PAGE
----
University of Brighton staff plan strike in protest at over 100 proposed redundancies

The University of Brighton says it needs to make the cuts as it faces soaring costs and falling income.  Credit: ITV News Meridian

Staff at the University of Brighton are planning to strike in protest at over one hundred redundancies. 

Unions fear that around 110 people will lose their jobs as the University tries to make savings of almost £18 million.

The University says it needs to make the cuts as it faces soaring costs and falling income. 

But unions say the job losses will harm education - and many lecturers fear their jobs are at risk.

  • WATCH: Alexei Fisk, a student at the University of Brighton, reacts to the news

University and College Union (UCU) Chair Mark Abel added: “Staff morale was already low before this announcement, with little evidence of faith in the senior leadership.

"A staff survey in 2018 found that 78% of staff disagreed with the statement ‘I see evidence of effective leadership from the University's leaders.

"Things have not improved since then. As staff, we have had enough. We have already voted to take strike action in two national industrial action ballots this year.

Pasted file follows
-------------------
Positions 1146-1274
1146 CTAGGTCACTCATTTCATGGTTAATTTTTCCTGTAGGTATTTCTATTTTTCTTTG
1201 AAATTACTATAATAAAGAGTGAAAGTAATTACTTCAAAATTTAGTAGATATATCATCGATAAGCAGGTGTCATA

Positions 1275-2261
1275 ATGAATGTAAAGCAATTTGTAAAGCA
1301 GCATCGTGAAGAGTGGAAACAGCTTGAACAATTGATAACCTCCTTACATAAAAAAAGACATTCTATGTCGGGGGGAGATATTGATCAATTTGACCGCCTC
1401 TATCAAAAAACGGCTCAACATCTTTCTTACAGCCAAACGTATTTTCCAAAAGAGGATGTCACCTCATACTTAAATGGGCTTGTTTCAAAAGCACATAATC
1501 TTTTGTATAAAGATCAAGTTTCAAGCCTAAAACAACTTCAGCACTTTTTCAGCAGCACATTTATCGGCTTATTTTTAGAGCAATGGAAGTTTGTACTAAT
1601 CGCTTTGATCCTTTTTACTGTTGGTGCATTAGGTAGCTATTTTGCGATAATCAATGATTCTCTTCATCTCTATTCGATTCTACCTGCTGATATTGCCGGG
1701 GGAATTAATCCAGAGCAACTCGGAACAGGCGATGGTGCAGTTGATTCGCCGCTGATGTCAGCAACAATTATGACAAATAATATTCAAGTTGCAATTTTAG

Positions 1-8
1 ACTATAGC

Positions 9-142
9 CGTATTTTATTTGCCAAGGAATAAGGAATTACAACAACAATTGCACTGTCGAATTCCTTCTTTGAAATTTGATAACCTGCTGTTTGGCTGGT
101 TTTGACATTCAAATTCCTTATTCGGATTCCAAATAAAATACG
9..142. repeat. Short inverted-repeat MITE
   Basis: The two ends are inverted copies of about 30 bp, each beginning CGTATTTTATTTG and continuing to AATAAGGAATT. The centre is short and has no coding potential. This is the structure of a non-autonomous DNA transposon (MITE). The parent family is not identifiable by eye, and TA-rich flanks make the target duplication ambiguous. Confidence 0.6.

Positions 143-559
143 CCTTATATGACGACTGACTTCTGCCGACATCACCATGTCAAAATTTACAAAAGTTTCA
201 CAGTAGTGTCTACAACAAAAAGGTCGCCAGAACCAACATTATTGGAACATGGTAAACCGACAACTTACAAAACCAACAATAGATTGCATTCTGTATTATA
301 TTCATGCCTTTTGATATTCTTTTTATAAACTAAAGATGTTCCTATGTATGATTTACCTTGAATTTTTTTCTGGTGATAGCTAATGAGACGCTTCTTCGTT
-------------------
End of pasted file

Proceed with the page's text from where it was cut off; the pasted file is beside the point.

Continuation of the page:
"We have shown consistently that we will fight to defend jobs and conditions and to protect the quality of education at this University.

"We will do everything in our power as a union to defend our members and this University from this attack from above.  

Union members are now planning to hold a ballot on industrial action, which would likely take place during the next academic year.

The university says it has done all it can to avoid job cuts Credit: ITV News Meridian

The university says it's done all it can to avoid these job cuts.

A spokesperson said: “As a provider of high-quality, skills-based education, there are significant opportunities for us to continue to strengthen our position as we look to the future.

"The proposals for change we have shared with our staff today will help us to do that.

“Like other universities and businesses across all sectors, the backdrop to these changes has a significant financial dimension.

"The decade-long freeze in undergraduate tuition fees has reduced their value in real terms by around a third, while the increase in our costs as a result of generationally high levels of inflation has created further pressure.

"By addressing the immediate financial challenge we face, we can make the most of the opportunities available to us and continue to ensure our future sustainability and success.

“It is likely that at the end of this period, subject to the outcome of the consultation, approximately 110 colleagues will leave the University.

"We are hopeful that we can achieve the necessary changes in staff numbers through voluntary means, with compulsory redundancies only as a last resort.

“We recognise that this is a very difficult and concerning time for our staff and we will be doing all we can to support those colleagues impacted by these proposals.”